There’s a movement in the fitness blogging world this week called #Exposed and it was started by a blogger named Michelle who lives in Australia. The premise of the movement is to encourage people to post a picture of themselves in a bathing suit or underwear or some variation thereof to force them to focus on all the great things their bodies can do and to cut down on the negative self-talk that so many of us are guilty of doing on a regular basis.


One of my favorite bloggers, Emily over at Authentically Emmie, posted her #Exposed entry and my head basically exploded with how amazing and powerful and brave it was. I was borderline beside myself when I read it and saw her pictures. She is wearing a BATHING SUIT on the INTERNET. Not from far away. Like, close up. And she’s SMILING? Perish the thought! I almost had a panic attack at the thought of joining the movement.

Why? Well, in addition to the fact that um, I’d basically die if a half naked picture of me* ever existed on the internet (*post-2005. I’m not responsible for anything I did in college in 2005 that is on the internet. That’s a rule that I just made up.), I realized that the hardest part of the entire thing for me would be to talk about my body in a positive way. And that’s pathetic, quite frankly.

You stay classy, college Danielle. OY VEY.

The other #Exposed posts have pictures with captions on them that say things like “These legs powered me through 2 half marathons and a triathlon!” or “This belly carried 3 babies” or “These arms can do big girl push ups!” All of those things are awesome, and I love that the bloggers posted them. What went through my mind when I tried to think of good things about my body?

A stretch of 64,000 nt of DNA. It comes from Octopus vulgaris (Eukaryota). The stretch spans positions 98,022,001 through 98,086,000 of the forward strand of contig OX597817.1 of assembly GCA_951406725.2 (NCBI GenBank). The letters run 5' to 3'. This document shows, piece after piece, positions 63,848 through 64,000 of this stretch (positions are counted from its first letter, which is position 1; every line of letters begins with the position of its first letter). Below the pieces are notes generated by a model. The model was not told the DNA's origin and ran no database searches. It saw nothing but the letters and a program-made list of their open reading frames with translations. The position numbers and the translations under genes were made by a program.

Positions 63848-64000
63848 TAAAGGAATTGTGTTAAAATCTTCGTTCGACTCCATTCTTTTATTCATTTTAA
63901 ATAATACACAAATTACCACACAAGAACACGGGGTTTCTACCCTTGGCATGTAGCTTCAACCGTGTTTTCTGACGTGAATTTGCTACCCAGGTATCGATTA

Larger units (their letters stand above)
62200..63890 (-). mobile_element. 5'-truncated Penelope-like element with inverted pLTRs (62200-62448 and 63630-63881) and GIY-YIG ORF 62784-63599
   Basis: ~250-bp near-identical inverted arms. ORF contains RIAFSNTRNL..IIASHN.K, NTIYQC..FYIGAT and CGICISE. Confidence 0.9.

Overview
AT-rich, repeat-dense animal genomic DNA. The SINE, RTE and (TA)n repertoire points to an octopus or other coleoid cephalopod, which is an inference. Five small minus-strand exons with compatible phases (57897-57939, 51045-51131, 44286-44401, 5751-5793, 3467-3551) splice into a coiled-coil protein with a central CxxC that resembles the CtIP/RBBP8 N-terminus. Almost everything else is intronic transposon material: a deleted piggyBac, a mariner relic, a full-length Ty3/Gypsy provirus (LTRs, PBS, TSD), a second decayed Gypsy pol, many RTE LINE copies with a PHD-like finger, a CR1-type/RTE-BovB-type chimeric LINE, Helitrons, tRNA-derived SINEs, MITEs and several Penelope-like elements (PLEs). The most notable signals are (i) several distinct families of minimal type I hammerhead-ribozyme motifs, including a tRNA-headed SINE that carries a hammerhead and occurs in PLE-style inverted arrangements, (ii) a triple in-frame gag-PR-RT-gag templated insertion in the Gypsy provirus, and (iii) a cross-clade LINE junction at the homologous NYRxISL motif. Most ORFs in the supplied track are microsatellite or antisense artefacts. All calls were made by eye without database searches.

“My wrists are really skinny. They’re like baby wrists.”

“My hair is very shiny and I don’t have to color it.”

“My thighs don’t touch.”

Do you see what’s wrong with that? In addition to the fact that there aren’t very many of them, all of those statements are about how my body physically looks. Until I read everyone else’s posts, it didn’t even occur to me to say things like “These arms can hold crow pose in yoga class” or “These quads have helped me  run 41 marathons” or “My abs have gotten so much stronger thanks to barre and now I have better posture.”

On second thought, my crow pose looks nothing like this, so never mind. Actually, does ANYONE’S crow pose look like this?

See, as much as I feel like other people’s accomplishments and achievements should be celebrated no matter what size they are, I can’t seem to extend myself the same courtesy. Those quads have let me run 41 marathons? Who cares, most of them were slow. My arms can hold crow pose in yoga class? What difference does that make – my shoulders are so defined that I look like a football player (in my mind. Don’t bother disputing this.). It’s a ridiculous, exhausting cycle.

I’m not going to post a picture of myself in a bathing suit. I’m not in a place where I feel like I can do that yet. Also, I’m in a fantasy football league with all guys and AJ pointed out that I’d probably never hear the end of it if I did. I digress. This year, my participation in the #Exposed movement extends to exposing my feelings about myself and my body. One of the things I’ve liked best about reading everyone’s posts so far is reading the posts of people who have been participating in the movement for several years. They talk about how much they’ve grown and changed in terms of how they view their bodies, regardless of what has happened with their weight since the previous year. I hope that next year, when I participate again, I’ll not only have the courage to post that picture, but I’ll have some good things to say about my body and the things that it can do as well.

For more information on my struggle with body image, check out my Eating Disorder Series if you haven’t already.

LEAVE A COMMENT: I’m curious to hear your thoughts. What do you think of the #Exposed movement? Would you ever consider participating? Do you think this would help someone with self-image problems?

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